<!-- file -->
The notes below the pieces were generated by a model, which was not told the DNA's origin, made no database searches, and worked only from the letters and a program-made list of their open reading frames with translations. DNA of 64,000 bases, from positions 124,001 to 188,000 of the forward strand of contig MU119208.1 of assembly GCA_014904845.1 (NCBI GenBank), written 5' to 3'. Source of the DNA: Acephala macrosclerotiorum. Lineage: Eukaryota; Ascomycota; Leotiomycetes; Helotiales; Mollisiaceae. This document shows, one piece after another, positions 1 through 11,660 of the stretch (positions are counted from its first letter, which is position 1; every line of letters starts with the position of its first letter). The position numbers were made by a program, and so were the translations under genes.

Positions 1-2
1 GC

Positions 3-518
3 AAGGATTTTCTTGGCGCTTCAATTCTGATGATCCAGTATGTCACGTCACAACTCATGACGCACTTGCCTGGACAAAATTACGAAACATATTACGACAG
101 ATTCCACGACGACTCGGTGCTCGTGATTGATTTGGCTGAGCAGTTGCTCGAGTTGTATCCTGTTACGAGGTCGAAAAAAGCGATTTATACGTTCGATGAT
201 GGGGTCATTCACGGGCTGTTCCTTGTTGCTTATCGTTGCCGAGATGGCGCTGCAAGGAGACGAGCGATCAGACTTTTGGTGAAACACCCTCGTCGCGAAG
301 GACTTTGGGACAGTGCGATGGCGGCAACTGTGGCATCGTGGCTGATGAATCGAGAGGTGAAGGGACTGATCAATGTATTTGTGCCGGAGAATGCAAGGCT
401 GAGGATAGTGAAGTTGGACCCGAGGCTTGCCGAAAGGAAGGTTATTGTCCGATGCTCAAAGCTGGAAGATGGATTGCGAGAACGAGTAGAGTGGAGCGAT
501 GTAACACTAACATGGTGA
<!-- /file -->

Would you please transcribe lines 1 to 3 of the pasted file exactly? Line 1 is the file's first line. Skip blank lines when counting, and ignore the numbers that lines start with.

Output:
The notes below the pieces were generated by a model, which was not told the DNA's origin, made no database searches, and worked only from the letters and a program-made list of their open reading frames with translations. DNA of 64,000 bases, from positions 124,001 to 188,000 of the forward strand of contig MU119208.1 of assembly GCA_014904845.1 (NCBI GenBank), written 5' to 3'. Source of the DNA: Acephala macrosclerotiorum. Lineage: Eukaryota; Ascomycota; Leotiomycetes; Helotiales; Mollisiaceae. This document shows, one piece after another, positions 1 through 11,660 of the stretch (positions are counted from its first letter, which is position 1; every line of letters starts with the position of its first letter). The position numbers were made by a program, and so were the translations under genes.

Positions 1-2
1 GC